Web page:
Advanced EHF comsat launched

A United Launch Alliance Atlas 5 rocket boosted a costly new Air Force communications satellite into space Saturday, the first of three high-speed, jam-resistant relay stations that together are valued at more than $6 billion.

The towering Atlas 5 roared to life at 7:07 a.m. EDT and majestically climbed away from launch complex 41 at the Cape Canaveral Air Force Station atop a rush of flame from its Russian RD-180 first stage engine and three strap-on solid-fuel motors.

A United Launch Alliance rocket boosts the first Advanced EHF
military communications satellite into orbit
(Photo: Ben Cooper/Spaceflight Now)

Arcing eastward toward the rising sun, the rocket quickly built up speed, its strap-on boosters and first stage dropping away on schedule before a final push to space using the single RL-10 engine in its Centaur second stage..

After a second firing of the Centaur, the Advanced Extremely High Frequency satellite was released into a planned initial orbit with a low point, or perigee, of around 103 miles and a high point, or apogee, of 19,322 miles.

Using on-board thrusters, the satellite will be maneuvered into its final 22,300-mile circular orbit over the next three months for tests and checkout before going into active service.

The Advanced EHF satellite features sophisticated anti-jamming technology, high-speed communications and enhanced survivability. Built by Lockheed Martin Space Systems Co., the Advanced EHF is a follow-on to the Milstar system, providing secure communications at data rates 10 times higher than earlier satellites.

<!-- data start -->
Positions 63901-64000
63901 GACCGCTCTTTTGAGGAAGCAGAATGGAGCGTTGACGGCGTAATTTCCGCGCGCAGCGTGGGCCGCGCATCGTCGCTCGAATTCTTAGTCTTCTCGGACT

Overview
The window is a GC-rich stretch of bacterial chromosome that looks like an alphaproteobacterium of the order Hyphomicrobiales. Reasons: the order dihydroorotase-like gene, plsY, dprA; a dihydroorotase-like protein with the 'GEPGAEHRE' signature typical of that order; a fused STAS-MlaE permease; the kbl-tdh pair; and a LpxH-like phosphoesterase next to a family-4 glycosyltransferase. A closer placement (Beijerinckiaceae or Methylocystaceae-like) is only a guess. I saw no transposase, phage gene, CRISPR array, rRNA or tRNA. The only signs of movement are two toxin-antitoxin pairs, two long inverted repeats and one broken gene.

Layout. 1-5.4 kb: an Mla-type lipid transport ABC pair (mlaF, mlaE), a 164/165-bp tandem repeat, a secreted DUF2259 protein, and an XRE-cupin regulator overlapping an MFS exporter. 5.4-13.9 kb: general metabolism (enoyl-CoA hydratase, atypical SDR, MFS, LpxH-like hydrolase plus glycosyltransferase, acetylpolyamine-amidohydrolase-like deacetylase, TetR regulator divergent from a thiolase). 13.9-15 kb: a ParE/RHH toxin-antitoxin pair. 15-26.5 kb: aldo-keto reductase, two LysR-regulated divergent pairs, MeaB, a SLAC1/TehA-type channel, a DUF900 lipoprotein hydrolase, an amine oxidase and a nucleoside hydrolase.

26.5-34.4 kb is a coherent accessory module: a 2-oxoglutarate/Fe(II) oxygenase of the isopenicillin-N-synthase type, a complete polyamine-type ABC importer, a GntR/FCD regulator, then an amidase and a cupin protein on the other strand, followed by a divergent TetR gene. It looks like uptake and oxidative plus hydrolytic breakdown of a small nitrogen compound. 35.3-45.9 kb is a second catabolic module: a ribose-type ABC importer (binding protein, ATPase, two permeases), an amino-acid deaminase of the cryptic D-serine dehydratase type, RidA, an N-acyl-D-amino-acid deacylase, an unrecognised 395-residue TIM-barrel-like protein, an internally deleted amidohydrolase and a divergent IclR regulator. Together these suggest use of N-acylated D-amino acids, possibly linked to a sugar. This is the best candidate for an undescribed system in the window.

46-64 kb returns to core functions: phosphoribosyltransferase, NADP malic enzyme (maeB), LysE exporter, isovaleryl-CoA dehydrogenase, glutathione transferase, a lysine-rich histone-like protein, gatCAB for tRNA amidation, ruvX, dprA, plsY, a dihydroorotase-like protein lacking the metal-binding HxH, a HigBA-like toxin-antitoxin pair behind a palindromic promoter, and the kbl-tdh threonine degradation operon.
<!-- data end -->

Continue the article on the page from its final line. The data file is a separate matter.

Liftoff of a United Launch Alliance rocket carrying the first
Advanced EHF military communications satellite.
(Photo: Pat Corkery/United Launch Alliance

Saturday's launching marks the "beginning of a new era in protected satcom," said Col. William Harding, vice commander of the Military Satellite Communications Systems Wing at Los Angeles Air Force Base. "AEHF 1 will provide more protected capacity than the entire legacy Milstar constellation."

Along with faster, more secure communications, "AEHF also will provide a five-fold increase in the numbers of communication coverage opportunities so that more terminals spread over more of the globe will be able to access more communications resources.

"AEHF will provide an order of magnitude (increase) in capacity over the Milstar constellation," he said. "These improvements mean that users will be able to process and receive data faster than ever."